Retirement from Active Practice, but Not Pro Bono


The Justice & Diversity Center (JDC) honors Sheldon Balman as Volunteer of the Month for his hard work defending vulnerable ten-ants from eviction with JDC’s Housing Negotiation Project (HNP).

At HNP, volunteer attorneys provide limited-scope representation in eviction cases at pre-trial settlement conferences.



Balman has assisted many clients in the two years he’s volunteered with HNP. In one case, Balman represented a single father and his three children, who were facing eviction for non-payment of rent. The full-time dad was enrolled in a post-graduate degree program and working part-time as a school instructor. Balman negotiated with the landlord, who allowed the family to stay in their home.

Volunteering with HNP is not without its challenges. It can be difficult to negotiate on behalf of a client who is unable to pay rent. Additionally, clients often do not have an alternative place to go if evicted. Nevertheless, Balman sees that telling a client what is in his or her best interest, and then advocating for that, influences a case’s outcome.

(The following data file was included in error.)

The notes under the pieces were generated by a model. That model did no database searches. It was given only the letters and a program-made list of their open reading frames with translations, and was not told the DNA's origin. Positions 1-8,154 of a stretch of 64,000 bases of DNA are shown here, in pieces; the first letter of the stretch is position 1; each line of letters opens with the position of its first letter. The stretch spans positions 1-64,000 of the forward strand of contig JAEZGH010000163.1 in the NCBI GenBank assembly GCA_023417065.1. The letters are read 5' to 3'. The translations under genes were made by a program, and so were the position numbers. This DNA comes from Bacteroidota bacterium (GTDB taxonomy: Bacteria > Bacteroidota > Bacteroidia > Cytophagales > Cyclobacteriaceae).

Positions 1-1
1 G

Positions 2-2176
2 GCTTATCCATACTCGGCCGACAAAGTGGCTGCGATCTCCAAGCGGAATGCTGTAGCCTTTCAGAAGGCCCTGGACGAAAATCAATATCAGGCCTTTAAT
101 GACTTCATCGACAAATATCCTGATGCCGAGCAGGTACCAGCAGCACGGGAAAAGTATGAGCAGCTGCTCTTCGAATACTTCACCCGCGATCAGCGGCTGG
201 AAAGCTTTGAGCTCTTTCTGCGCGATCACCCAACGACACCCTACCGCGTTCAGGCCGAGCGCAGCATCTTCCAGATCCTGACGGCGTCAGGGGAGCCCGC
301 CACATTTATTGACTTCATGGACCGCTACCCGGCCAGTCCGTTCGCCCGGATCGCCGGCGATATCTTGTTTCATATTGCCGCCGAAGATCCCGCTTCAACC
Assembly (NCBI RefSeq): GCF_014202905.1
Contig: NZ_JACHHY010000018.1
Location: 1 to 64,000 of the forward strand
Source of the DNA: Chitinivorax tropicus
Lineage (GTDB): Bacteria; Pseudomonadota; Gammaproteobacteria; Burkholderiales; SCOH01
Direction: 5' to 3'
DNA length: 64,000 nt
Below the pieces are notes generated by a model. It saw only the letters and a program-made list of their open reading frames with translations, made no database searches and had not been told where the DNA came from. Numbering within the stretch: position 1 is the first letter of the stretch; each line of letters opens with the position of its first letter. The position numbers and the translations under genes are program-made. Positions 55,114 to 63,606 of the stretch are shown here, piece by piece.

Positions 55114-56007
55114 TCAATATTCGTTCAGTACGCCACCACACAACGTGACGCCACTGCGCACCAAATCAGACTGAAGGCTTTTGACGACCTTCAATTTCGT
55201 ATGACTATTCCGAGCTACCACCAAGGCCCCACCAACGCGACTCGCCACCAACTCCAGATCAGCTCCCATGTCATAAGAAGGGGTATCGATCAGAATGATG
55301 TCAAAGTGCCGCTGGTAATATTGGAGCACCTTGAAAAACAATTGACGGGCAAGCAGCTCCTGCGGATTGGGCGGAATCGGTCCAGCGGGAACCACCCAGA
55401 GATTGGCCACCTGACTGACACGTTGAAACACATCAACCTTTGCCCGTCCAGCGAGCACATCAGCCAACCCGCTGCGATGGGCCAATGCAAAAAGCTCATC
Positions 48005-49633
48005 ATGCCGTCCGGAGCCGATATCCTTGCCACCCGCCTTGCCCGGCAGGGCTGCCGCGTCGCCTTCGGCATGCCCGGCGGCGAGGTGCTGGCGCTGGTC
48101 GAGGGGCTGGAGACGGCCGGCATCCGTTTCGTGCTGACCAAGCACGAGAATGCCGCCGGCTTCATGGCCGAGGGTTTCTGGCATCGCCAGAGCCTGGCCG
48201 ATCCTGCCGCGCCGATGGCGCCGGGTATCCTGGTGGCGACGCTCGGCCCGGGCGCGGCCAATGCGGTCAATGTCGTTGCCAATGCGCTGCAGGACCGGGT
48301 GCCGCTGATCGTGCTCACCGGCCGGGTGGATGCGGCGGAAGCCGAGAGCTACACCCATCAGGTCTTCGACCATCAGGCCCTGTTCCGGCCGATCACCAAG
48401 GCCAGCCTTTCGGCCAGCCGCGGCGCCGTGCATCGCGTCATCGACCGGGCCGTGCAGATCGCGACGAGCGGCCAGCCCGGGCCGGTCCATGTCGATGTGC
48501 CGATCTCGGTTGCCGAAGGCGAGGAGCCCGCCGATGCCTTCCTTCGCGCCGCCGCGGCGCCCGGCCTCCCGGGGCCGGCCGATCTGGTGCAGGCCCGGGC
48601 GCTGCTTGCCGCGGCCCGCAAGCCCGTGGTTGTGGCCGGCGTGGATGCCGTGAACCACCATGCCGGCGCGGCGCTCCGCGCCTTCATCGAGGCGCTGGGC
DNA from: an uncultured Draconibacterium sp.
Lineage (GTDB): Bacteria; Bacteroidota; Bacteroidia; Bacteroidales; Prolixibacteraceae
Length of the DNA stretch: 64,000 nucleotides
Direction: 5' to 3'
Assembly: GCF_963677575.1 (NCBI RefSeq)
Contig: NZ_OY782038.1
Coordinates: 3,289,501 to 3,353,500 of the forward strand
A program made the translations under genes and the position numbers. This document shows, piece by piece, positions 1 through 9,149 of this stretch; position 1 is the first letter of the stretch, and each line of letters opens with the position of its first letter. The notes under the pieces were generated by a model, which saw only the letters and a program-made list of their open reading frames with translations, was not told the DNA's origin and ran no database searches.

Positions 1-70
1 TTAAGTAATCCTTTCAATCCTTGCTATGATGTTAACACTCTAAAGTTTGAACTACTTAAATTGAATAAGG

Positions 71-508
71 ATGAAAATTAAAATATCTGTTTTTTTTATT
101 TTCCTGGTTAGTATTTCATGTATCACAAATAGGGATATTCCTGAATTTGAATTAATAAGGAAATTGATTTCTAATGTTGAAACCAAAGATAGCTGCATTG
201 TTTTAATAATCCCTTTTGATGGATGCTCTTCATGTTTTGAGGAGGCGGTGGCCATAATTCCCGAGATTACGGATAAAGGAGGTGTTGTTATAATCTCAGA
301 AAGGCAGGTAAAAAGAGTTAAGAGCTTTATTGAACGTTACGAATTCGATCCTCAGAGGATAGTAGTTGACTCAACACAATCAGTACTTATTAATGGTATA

After being admitted to practice in 1963, Balman opened a solo practice. He describes himself during that busy time as the “chef, cook and bottle washer.” He retired, after practicing law for over 50 years, but volunteers with JDC through the State Bar of California’s Pro Bono Practice Program. The program allows retired attorneys, as well as those taking a break from practice, to activate their licenses at no fee, in order to do pro bono work.

For those unfamiliar with landlord-tenant law, Balman says they can easily get up to speed through JDC’s trainings and on-site supervision. Further, volunteers do not need to prepare before appearing and their commitment is limited to the appearance. Balman goes on to say that “the opportunity to help at-risk individuals is both challenging and extremely rewarding.”



To learn more about HNP or sign up for a training, please visit